Yong Yung Shin

CN Interviews: Bishop Dale Bronner On Finding God’s Call

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Bishop Dale Bronner talks about the pivotal role of prayer in discerning God’s call on your life and ties it back to his message about “looking at the birds.”

Bishop Dale C Bronner delivered multiple power-packed messages for different sectors of the City Harvest Church congregation when he was here the week of June 19-25, 2017. City News sat him down to talk about how to recognise one’s call from God.

CN Interviews: Bishop Dale Bronner On Finding God’s Call

City News: How should any young Christian recognize the call God has on their lives? What are some practical steps to find this call?

Bishop Bronner: That’s a great question. First, they have to notice a need, because a call is always with the purpose to serve. Then you need have a desire to meet the need, because there are many needs in the world, but not all will move your heart. And then, you develop the ability to meet the need.

Jesus called the disciples, trained them and sent them out; he didn’t commission the disciples until He had been with them for three and a half years. As He was leaving, He said, “Go ye into all the world,”—that was the call. The first was a summons to come and get trained.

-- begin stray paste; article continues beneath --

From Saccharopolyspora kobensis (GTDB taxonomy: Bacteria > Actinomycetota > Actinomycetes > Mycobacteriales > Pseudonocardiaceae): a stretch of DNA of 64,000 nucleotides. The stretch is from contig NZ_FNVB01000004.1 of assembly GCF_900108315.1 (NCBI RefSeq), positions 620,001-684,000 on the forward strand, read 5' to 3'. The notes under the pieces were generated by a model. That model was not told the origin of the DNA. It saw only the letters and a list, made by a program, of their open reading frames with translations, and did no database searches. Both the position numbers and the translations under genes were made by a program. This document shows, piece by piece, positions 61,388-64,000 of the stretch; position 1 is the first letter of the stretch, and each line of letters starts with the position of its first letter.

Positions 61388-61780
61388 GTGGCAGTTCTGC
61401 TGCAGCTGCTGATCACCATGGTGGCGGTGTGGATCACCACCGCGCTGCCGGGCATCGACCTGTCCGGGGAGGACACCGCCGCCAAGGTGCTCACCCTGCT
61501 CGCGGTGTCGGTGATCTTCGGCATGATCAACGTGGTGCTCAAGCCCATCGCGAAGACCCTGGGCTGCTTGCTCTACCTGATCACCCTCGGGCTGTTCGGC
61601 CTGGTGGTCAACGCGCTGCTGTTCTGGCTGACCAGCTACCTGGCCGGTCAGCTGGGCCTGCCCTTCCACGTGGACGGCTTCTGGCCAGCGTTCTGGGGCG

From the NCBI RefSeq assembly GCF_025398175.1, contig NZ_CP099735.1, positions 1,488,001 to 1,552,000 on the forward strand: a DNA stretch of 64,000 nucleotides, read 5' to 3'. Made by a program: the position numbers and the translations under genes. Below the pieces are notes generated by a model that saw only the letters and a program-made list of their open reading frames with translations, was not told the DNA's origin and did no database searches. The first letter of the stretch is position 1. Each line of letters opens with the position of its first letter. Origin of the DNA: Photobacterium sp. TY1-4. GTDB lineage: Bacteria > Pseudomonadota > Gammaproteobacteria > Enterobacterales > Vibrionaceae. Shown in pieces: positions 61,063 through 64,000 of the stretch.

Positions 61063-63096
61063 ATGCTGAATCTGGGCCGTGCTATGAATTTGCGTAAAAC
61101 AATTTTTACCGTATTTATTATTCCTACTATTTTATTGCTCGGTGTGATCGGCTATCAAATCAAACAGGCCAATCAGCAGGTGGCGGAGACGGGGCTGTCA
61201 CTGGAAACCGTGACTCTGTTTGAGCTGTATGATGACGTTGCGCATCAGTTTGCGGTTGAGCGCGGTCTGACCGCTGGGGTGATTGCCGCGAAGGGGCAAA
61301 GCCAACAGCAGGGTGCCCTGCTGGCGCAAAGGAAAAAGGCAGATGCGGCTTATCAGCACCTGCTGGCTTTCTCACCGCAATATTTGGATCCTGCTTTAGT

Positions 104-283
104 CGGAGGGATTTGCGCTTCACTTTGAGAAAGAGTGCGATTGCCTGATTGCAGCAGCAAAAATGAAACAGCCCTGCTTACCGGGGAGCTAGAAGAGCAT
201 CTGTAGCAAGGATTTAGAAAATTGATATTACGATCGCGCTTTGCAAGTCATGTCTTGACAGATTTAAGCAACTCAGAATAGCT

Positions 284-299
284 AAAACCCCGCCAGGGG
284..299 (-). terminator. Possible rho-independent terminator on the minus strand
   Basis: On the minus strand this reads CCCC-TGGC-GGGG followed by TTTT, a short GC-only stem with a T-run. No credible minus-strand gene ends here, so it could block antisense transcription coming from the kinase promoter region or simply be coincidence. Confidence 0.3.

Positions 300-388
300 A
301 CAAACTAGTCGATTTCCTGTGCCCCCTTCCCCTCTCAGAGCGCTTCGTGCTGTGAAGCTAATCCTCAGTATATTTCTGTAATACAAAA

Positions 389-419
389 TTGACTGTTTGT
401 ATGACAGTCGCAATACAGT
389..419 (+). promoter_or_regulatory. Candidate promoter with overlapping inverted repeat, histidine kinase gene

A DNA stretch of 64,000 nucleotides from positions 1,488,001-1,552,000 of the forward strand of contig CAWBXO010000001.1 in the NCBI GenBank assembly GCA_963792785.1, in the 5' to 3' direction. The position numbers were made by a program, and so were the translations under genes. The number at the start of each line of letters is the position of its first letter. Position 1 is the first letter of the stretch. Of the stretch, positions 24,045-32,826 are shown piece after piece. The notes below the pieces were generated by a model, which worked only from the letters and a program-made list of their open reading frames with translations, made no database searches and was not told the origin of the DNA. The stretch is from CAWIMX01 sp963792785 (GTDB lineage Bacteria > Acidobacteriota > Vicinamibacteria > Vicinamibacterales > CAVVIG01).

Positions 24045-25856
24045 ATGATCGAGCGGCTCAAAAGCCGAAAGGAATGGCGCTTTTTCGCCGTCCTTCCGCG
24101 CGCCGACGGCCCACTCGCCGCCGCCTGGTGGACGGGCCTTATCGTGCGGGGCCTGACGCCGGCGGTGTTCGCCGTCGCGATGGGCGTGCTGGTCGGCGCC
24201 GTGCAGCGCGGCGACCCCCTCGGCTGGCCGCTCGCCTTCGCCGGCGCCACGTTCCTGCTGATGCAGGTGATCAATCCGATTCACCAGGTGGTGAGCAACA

So a person will recognize the need, have a desire to meet that need, and then they develop the ability to meet that particular need. These are the basics to having a call of God.

Tell us more about having praying radical prayers and how that’s connected with the call.

Scripture teaches that whatsoever is born of God overcomes the world, and this is the victory that overcomes the world, even our faith. Every church has to be birthed in prayer; every ministry has to be birthed in prayer. Billy Graham said that there were three secrets to revival: prayer, prayer and prayer.

Prayer is the thing that gets us in contact with God, to help us understand what He’s even asking of us. It builds our connection to God, and helps to sustain our faith. Faith comes by hearing and hearing by the Word of God, but if we don’t pray we get no illumination into the Word He has given us. “Communication” [communicationis in Latin] means “common ground” so there is a common ground that is established between man and God, and out of that, everything is birthed. Every ministry, every dream and vision should be birthed out of a burden. If you didn’t have a burden for it, it didn’t come from God.

Whether it’s a business, a child or a ministry, it starts with a burden or a need which breaks your heart, and you say, “Something needs to be done, what can I do?” Out of that God births the vision, but it ultimately starts in prayer.

The world seems so troubled these days, with all the terrorism movements, gay pride divisions, shootings and immigration issues going on. It’s hard to “look at the birds when we look at our world. How should Christians overcome the worries and fears that surround us?

In the book of Matthew, it says that when you hear rumors of war or changes in the weather patterns, he says don’t be concerned because the end is not yet. Our trust is not in all of these signs, it is in Him, and He has said, do not be concerned about the world, because He has overcome it.